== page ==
Valletta is changing shape as we write. The City Gate project is redefining our approach to the city creating a contemporary grand entrance that does not seek to evoke the past.
Today, we enter Valletta passing by hoardings sheltering us from building works in progress. Fast forward a few years though and imagine the development done: what will remain in our memories of what was once there, and how will we use the city gate space differently? What social changes will the new architecture bring? And will they be for better or worse?
The TRANSIT project – a collaboration among academics and creatives – aims to help us find out. We talked to one of its members, David Pisani, about TRANSIT. David is one of Malta’s most renowned photographers and lives in Valletta. Many of his photos documenting the city in the past 20 years were chosen to form part of the French National Collection.
Q. After you published your collection ‘Vanishing Valletta’ in 2007, you said that perhaps it was time to move your lens on from the city. What drew you back to documenting the Valletta of today?
I keep saying that, then I keep going back to the site. The changes around city gate, which is what TRANSIT is focusing, on are a huge change for Valletta and I wanted to be there to document them.
Q. TRANSIT is billed as an ‘urban art study on the social and urban changes in the Valletta city gate project’. What exactly does that mean?
TRANSIT is not only about documenting. The central issues of the project deal with urban changes, how they affect us, the way we interact with the city, and what their long term consequences may be. The health and longevity of a city depends on good urban planning and we felt that the Renzo Piano Project had been shrouded in so many petty political issues as to whether to rebuild the opera house and so on that the people who actual use city gate every day and the life that revolves around the site were completely ignored.
It’s an urban art study because we want to use art to create an awareness of the changes that are occurring; many of them are not about structural change, which is the obvious part but about a more complex change, or dialogue that goes on between the city and its inhabitants and visitors. The process of demolition is one of the key topics we are working on, on the blog we called it “Temporary Ruins”, and we look at how buildings take on transient forms of beauty as they are demolished, brief yet significant moments in the life of a building which, unless captured photographically, are lost forever.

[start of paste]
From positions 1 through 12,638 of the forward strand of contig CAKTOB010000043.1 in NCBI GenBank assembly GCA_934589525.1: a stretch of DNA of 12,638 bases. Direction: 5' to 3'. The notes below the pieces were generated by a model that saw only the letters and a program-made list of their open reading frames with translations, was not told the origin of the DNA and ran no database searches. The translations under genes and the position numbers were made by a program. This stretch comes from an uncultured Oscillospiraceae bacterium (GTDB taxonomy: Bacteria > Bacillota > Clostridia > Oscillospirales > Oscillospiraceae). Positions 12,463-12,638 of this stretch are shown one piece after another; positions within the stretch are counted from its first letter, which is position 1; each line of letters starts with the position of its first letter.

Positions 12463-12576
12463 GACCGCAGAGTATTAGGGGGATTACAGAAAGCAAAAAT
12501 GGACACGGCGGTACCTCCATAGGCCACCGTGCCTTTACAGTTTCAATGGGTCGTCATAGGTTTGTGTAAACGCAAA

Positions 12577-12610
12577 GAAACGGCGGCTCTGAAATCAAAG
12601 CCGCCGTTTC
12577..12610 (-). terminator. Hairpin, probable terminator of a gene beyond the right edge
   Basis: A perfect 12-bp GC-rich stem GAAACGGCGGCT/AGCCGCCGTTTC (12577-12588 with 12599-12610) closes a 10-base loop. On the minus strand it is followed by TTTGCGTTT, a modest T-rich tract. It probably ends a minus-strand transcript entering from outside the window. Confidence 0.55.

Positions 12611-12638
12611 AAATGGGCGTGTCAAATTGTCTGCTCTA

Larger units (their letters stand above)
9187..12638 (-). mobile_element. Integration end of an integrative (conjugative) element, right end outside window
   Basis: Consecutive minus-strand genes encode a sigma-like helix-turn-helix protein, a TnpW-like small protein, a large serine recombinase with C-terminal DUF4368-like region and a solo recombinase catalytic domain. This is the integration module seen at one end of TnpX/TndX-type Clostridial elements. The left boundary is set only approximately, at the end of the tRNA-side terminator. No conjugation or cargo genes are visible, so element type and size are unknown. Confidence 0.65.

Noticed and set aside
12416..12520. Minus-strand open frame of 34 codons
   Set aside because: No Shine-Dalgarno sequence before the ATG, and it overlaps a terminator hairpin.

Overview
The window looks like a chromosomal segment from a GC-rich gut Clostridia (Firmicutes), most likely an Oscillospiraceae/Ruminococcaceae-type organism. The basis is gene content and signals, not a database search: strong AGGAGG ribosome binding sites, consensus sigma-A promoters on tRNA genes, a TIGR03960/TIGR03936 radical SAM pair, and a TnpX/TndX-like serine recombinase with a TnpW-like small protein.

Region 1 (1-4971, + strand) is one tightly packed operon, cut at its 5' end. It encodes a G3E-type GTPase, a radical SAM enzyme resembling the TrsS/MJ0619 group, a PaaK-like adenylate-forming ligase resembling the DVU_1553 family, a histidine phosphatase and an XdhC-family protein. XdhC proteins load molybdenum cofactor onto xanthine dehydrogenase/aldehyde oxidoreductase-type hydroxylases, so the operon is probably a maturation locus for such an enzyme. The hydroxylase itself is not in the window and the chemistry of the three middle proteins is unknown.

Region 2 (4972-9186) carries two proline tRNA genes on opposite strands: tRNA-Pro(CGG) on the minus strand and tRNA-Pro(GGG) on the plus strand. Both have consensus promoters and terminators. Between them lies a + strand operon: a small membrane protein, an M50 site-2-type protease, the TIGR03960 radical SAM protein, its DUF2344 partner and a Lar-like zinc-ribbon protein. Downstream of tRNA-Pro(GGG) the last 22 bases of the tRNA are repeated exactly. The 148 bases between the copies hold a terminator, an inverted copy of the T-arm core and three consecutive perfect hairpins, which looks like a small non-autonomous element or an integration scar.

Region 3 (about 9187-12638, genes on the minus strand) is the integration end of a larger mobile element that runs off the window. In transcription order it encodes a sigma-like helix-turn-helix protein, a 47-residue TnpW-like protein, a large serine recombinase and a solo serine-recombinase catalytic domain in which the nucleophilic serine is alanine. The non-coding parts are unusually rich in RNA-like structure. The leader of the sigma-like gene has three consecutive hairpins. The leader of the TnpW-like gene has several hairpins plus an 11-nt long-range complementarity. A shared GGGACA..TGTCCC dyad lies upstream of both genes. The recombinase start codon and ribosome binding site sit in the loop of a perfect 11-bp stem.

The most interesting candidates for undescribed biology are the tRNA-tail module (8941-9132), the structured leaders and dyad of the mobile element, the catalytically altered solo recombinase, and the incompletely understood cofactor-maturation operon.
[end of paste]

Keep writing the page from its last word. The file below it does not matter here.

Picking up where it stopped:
We also ask questions about how demolitions effect our memory of a particular site, do we change as structures change? At what point does nostalgia set in? Is a site capable of preserving memory?
Q. Is TRANSIT neutral – a mere documenter of the evolution of Valletta as the new city gate area takes shape – or is it acting as a commentator?
We are politically neutral but we have our own ideas of how our cities can be improved and how the city dweller can also aspire to a better quality of life. Our blog plays an important part in sharing our ideas as we look at urban change in other cities around the world and post comments on these, always with a reference to what is happening around city gate.
Q. Why has such an important project largely ignored the social impact it will have?
TRANSIT is very much in favour of the Renzo Piano Project for City Gate however the whole ordeal of getting it approved (which took almost 15 years) resulted in the project being ‘Lost In Translation’; the citizens and visitors who ultimately inhabit the site (and the city as a whole) have been for the most part ignored. Or someone has simply assumed that everyone will be happy with the final result because nobody loved city gate anyway so anything was going to be better than that. But we need to see what the change means to a whole gamut of people who interact with the city gate area - commuters, hawkers, hanger-ons, bus drivers and more that bustle around the site.
Stay updated with the project through its blog: http://transitproject.tumblr.com
TRANSIT is funded by the Malta Arts Fund.